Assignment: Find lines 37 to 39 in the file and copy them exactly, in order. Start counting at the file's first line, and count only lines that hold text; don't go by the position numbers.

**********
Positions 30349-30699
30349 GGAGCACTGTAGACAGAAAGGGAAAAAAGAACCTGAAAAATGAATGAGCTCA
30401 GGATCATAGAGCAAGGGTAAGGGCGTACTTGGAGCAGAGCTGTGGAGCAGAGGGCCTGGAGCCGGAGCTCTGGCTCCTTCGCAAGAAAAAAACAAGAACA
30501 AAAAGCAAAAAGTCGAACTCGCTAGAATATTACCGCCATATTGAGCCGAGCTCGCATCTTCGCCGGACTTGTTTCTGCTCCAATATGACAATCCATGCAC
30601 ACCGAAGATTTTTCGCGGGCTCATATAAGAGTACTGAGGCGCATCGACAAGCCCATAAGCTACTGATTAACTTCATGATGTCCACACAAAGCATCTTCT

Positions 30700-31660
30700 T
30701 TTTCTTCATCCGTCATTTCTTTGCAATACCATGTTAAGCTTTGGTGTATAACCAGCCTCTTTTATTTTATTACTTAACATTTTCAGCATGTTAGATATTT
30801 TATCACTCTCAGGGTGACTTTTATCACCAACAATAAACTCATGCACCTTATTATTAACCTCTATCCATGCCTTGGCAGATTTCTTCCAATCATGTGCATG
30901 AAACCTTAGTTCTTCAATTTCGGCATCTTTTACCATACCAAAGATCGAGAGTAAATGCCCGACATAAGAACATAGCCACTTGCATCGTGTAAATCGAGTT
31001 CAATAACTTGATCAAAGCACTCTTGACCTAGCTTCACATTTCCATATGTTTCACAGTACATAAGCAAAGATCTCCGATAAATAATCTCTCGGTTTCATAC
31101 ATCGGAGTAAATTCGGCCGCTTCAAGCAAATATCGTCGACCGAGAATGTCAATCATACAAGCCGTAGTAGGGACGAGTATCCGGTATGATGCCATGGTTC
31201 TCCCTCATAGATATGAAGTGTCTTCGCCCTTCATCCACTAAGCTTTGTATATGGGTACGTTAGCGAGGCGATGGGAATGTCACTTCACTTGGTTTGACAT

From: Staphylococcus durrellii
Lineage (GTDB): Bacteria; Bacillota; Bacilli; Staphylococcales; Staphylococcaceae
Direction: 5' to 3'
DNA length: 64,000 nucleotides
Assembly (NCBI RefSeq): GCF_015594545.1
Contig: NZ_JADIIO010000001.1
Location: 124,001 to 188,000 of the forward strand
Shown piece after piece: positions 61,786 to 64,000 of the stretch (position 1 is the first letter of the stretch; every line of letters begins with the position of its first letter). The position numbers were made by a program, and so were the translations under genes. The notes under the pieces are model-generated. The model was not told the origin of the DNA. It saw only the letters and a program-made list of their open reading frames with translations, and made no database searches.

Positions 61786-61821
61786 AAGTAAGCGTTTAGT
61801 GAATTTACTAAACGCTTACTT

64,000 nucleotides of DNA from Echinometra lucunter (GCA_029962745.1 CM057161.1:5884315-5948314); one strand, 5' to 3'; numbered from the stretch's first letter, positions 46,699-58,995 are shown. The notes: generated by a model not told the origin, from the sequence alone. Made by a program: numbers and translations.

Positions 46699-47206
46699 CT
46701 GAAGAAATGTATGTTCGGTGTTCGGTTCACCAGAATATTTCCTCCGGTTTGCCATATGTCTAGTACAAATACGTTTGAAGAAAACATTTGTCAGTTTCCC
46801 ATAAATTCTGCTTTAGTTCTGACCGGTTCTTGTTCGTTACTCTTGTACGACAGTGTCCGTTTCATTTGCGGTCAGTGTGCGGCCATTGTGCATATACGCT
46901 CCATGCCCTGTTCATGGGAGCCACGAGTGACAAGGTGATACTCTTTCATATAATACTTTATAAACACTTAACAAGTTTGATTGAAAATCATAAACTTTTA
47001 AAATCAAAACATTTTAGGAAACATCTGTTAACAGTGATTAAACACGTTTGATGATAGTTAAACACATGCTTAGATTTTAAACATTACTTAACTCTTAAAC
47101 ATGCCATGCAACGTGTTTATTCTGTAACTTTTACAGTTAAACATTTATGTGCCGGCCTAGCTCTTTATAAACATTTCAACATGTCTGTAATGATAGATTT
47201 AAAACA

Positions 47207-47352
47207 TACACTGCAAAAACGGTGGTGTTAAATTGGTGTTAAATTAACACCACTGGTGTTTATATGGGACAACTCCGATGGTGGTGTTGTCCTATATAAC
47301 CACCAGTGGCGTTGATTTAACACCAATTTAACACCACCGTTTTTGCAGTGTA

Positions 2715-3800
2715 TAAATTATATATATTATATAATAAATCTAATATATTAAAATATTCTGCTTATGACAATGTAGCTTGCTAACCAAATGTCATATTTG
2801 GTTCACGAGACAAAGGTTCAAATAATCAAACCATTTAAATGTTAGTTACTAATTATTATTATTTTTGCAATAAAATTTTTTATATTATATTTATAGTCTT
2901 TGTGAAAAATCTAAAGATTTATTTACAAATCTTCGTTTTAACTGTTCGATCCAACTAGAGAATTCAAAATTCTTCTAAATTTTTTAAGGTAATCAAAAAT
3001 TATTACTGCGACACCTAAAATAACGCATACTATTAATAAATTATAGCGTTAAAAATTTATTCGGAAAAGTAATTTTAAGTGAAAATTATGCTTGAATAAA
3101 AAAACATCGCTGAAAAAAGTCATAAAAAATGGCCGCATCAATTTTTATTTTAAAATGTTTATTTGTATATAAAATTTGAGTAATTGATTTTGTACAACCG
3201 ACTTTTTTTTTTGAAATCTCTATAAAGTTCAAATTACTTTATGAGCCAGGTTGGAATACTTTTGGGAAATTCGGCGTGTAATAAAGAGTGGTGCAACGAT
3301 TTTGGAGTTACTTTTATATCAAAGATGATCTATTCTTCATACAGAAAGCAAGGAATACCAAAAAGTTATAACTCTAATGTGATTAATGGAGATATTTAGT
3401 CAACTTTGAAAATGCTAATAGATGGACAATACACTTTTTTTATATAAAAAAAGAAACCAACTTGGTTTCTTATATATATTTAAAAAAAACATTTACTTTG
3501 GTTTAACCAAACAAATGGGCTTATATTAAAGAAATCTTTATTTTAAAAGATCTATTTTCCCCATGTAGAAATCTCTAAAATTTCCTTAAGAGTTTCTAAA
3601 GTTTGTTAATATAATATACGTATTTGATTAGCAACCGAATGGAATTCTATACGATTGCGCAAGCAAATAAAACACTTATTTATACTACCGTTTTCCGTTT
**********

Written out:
Positions 2715-3800
2715 TAAATTATATATATTATATAATAAATCTAATATATTAAAATATTCTGCTTATGACAATGTAGCTTGCTAACCAAATGTCATATTTG
2801 GTTCACGAGACAAAGGTTCAAATAATCAAACCATTTAAATGTTAGTTACTAATTATTATTATTTTTGCAATAAAATTTTTTATATTATATTTATAGTCTT